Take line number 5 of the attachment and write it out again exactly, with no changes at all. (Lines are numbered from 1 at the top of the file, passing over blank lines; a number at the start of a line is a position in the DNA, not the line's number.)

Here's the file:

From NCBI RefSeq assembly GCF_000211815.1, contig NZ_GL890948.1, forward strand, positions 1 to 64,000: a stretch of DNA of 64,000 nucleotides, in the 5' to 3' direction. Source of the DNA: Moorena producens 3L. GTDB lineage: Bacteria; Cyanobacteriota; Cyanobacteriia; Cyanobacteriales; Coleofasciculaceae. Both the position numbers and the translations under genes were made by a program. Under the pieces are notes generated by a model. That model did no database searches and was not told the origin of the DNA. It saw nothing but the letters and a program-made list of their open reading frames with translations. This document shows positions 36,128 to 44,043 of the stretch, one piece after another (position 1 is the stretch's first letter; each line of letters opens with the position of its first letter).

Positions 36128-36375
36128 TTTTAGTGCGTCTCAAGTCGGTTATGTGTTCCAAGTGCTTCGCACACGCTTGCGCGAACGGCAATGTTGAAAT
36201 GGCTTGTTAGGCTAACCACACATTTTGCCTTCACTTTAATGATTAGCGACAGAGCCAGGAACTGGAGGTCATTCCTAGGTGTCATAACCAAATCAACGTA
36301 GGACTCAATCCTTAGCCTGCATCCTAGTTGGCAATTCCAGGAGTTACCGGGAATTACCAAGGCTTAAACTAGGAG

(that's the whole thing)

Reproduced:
36301 GGACTCAATCCTTAGCCTGCATCCTAGTTGGCAATTCCAGGAGTTACCGGGAATTACCAAGGCTTAAACTAGGAG